I married Indiana Jones
23 June 2015 | Fakarava, French Polynesia
I married Indiana Jones
Multiple adventures are a regular occurrence on Centime.
Last night we we're sitting down to a spicy vegetarian curry, cooling down the heat of the dish with a rich Bordeaux, when the wind began to howl and torrents of rain stared to pour down on the deck above our heads. The boat rocked up and down, bow to stern like a crazed amusement ride, and the anchor made large crunching sounds against the deck - not good. Hoping not to ruin a good French Bordeaux, I secured the wine while Dennis ran up to the anchor.
In the howling wind and roiling seas the rope snubber, a ¾ inch line that keeps the high tension steel chain off of the boat, chafed clear through and fell into the brink. That's when Dennis sprung into action. He found two lines, fastened a new hook to them and we started to deploy this new snubber. Meanwhile the wind is blowing very hard, the drenching rain is seeping right through my foul weather gear, the bow is bucking up and down and the steel chain is chomping away.
Soon the sea in all of its' fury pulls the chain right out of the windless. We are close to possible disaster, or at least a very sleepless night of motoring in circles through the storm, if we lose the anchor and chain. It is held on with only a thin long nylon line. It breaks but the new snubber holds. I rush to the stern, and begin to drive her forward so that Dennis can pull the chain back onto the boat. The sky is as black as can be, but the dingy looks secure with my flashlight. Dennis's voice reverberates through the wind,, "Forward" just as the engine dies. I hyperventilate as I try to start her up again. After an hour or more of bone chilling excitement we are secure - but our dingy and motor, our lifeline to shore, are gone.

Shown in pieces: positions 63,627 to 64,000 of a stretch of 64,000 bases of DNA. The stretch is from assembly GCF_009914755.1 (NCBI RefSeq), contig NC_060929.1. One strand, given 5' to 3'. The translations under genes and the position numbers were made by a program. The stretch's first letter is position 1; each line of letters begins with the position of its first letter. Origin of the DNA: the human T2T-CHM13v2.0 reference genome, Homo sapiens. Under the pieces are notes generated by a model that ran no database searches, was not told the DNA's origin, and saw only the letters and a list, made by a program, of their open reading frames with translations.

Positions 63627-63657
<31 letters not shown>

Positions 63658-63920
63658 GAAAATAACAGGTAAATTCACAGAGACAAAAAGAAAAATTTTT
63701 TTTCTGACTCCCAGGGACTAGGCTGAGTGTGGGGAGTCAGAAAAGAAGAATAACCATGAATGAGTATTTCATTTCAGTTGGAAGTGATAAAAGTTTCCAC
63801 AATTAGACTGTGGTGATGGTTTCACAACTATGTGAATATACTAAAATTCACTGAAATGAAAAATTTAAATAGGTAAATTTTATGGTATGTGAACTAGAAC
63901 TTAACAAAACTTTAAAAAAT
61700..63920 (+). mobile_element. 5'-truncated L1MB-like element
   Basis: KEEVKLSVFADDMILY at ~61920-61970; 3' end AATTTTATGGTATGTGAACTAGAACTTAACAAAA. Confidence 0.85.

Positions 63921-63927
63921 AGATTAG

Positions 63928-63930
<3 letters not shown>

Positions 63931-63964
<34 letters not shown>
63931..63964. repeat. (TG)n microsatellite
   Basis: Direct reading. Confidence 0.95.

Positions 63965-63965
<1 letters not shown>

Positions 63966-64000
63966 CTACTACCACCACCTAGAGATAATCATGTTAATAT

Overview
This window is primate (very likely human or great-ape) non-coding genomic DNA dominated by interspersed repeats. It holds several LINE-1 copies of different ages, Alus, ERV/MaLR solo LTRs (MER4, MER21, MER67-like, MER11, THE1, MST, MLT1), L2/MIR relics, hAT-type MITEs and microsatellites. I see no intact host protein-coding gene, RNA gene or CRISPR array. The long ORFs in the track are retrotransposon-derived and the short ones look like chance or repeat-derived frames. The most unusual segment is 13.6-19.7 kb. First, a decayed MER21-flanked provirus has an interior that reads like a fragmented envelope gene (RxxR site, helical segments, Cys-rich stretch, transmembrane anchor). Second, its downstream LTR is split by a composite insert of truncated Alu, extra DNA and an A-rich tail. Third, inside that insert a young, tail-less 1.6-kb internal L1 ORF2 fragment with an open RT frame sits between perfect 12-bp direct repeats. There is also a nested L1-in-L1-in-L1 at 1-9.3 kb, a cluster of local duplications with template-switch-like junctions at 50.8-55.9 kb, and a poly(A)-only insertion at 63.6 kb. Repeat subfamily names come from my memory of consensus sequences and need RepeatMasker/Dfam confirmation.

The next day Dennis again jumps into action. He swims 1/3 mile to shore dragging a dry bag, changes on the beach like James Bond, rents a bike and finds the dingy. On return he dives under the boat (after checking for sharks) and removes the dingy line that wrapped around the prop. He also recovers what is left of the old snubber line and its' large metal hook which had gotten fouled on coral below.
Never a dull moment.
At least the red Bordeaux has had plenty of time to breathe.